"Stewart: It's hard to be funny again"
The Province (Vancouver)
November 12, 2001
by John McKay

 

TORONTO -- Bland-thrax?

TV comic-host Jon Stewart describes it as "a devastating, minor illness" that afflicts Canadians causing them to, for example, accept a meal placed before them in a diner even though it's not what they ordered.

Like David Letterman, Jay Leno and Conan O'Brian, the Emmy-winning Stewart is one of those American practitioners of post-modern irony. His Daily Show airs weeknights on The Comedy Network and he's also hosting the first of eight new Just For Laughs comedy specials that begin on CBC tonight. Much of the content originates from the Montreal International Comedy Festival.

As for the bland-thrax quip, Stewart says it's merely a testament to the general kindness that emanates from our country.

"Believe me, we much prefer to have you guys as our northern neighbours. I mean, imagine if Mexico was. The hat dance at four in the morning, you know, that would keep all of us awake."

Two months ago, Stewart was not so flip. Like Letterman and other U.S. celebrities, he was visibly devastated on camera in the wake of the events of Sept. 11 and no doubt wondering, too, if humour was dead or at least in an indefinite coma.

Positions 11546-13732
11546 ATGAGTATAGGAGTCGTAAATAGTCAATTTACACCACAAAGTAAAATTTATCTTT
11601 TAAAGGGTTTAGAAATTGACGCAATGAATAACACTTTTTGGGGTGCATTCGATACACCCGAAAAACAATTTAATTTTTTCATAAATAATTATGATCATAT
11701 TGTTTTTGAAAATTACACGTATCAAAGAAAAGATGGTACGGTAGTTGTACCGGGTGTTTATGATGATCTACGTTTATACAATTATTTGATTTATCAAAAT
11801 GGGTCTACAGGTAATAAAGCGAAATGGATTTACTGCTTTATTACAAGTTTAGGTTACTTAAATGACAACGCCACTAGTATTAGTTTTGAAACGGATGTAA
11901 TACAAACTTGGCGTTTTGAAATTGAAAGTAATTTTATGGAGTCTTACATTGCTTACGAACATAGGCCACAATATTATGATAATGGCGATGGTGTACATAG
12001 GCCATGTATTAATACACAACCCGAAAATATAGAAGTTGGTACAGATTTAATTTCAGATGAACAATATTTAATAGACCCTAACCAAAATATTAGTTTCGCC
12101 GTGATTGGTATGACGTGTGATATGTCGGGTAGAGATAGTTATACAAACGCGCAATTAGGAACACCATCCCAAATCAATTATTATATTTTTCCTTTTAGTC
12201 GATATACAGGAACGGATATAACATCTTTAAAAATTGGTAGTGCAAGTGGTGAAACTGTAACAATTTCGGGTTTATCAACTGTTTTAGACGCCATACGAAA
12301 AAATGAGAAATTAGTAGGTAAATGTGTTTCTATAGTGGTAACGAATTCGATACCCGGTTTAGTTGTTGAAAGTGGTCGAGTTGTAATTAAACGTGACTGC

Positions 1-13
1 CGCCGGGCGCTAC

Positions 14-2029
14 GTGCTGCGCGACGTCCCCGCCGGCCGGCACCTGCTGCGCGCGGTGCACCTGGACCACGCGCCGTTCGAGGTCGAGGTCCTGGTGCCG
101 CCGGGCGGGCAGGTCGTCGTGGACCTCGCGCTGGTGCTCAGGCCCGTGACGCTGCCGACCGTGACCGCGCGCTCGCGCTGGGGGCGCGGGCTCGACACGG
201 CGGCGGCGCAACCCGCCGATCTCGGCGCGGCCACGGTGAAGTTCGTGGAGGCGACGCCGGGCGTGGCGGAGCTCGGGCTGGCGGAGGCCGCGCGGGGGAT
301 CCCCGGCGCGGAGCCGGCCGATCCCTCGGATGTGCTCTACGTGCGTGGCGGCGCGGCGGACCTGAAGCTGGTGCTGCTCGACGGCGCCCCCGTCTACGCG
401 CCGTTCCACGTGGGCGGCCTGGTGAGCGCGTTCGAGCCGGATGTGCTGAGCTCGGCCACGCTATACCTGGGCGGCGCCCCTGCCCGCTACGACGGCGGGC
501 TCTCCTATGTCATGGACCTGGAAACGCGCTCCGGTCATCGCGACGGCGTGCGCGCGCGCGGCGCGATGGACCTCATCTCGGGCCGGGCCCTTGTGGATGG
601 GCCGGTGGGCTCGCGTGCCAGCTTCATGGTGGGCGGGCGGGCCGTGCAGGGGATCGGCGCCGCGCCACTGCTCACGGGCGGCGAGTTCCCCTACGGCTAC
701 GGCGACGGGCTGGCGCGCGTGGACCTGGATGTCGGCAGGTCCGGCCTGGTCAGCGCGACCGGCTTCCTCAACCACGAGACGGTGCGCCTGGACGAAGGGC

He says it is not yet time to make any cultural pronouncements that we are back to normal. Humourists are still feeling their way with whatever intuition they can muster and sometimes that intuition barometer fails.

"Humour is such a subjectively weird genre," he says. "One man's meat is another man's poison, you know? It's so hard to say this is what's allowed, this isn't."

While there is no such thing as normal, Stewart says we're almost back to realizing that every day is a new adventure.

"We vacillate. Some days our heels are planted firmly in the ground and we're ready to fight. And other days we're washing our hands 30 times because we think we have anthrax."

Stewart nixes any notion that the state of Americans' --or western civilization's -- finely-honed sense of parody and wit is what's important.

"It's merely an offshoot of what makes us special, we are a side dish," he maintains. "I don't think the sea change that's occurred has been a cultural one. I think the sea change that's occurred has been one that has been more substantive."

Out of 300 million Americans, he asks, how many really watched the late-night comics for a barometric measurement of the state of their society? And the lack of comedy in places like the Taliban-ruled Afghanistan isn't what's important, either.

"The fact that women aren't allowed out of the house is a much more crucial point than whether or not they've got sketch comedy troupes."

So has his funnybone been inalterably damaged?

"My heart has been permanently altered. Damaged? Absolutely. But sometimes when a bone breaks, it heals stronger. And that's the only way to look at it."

 

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